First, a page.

Imagine that you ignored or forgot to pay a few minor traffic tickets – and that the police arrested you as a scofflaw.
It can happen. For the past seven years, the “Great Texas Warrant Roundup” has mailed thousands of notices a year giving citizens with outstanding warrants for offenses such as minor traffic violations two weeks to pay up –or face arrest.
Although this is an extreme example, if you have accumulated numerous tickets for minor violations, you’ll need to choose between hiring an attorney to go to court (assuming that you have a strong case) or paying the fine.
Even though using a lawyer will set you back several hundred dollars, it might make financial sense. If you’re acquitted, the tickets won’t show up on your driving record, which will play a major role when the insurance company sets your renewal rate; if you pay the tickets, your premiums could rise as much as 40% to 50% — a hike that will probably be far more than the attorney’s fee.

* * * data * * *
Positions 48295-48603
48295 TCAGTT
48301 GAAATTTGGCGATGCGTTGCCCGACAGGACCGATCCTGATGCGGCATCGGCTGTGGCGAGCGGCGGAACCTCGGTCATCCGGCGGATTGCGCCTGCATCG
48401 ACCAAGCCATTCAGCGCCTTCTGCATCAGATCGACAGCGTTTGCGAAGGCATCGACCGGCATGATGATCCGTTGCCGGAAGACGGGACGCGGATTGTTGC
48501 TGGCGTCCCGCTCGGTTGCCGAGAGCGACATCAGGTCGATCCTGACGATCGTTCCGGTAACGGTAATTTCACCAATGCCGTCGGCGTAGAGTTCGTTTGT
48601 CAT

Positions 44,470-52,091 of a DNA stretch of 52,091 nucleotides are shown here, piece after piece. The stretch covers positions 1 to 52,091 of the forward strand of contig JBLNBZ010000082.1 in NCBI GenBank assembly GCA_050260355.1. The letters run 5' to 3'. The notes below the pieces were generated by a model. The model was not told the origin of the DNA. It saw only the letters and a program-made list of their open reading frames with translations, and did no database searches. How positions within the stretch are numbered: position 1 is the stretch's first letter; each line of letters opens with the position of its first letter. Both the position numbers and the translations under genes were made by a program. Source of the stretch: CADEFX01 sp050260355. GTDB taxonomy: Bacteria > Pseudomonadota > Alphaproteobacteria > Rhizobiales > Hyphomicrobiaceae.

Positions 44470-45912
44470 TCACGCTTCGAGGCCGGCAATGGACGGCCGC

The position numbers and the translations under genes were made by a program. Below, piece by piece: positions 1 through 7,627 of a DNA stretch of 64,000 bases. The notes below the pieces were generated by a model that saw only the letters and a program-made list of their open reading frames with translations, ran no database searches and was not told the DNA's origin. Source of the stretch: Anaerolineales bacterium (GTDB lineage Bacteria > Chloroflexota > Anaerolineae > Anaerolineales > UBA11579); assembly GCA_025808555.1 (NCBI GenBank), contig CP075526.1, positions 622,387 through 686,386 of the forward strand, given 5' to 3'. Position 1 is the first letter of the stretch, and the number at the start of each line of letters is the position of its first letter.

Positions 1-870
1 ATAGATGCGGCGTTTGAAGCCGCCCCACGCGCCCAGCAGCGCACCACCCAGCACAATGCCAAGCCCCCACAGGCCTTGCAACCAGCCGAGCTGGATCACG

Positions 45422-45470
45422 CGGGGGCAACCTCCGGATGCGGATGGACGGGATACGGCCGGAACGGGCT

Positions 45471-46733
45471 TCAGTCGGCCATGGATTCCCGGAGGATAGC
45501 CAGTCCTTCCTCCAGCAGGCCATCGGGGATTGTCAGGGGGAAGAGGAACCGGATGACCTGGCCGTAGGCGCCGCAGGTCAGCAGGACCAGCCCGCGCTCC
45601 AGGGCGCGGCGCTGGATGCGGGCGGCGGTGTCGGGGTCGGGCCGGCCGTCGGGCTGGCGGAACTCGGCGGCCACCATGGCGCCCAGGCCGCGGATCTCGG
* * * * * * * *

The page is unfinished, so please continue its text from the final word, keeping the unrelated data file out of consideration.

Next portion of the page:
If you lawyer up, ask the attorney:
- Do you charge by the hour or a flat fee?
- What is your rate?
- What does the rate cover – and not cover?
- How and when do you expect payment?
However, paying up for minor traffic offenses is often the way to go. For one thing, unless you have a strong case, you did break the law. If you have several tickets, taking a driving course, might help erase points from your record. If a driver picks up a few minor violations a year, most insurance companies won’t factor them into the renewal rate.
As always, we stand ready to offer our professional advice.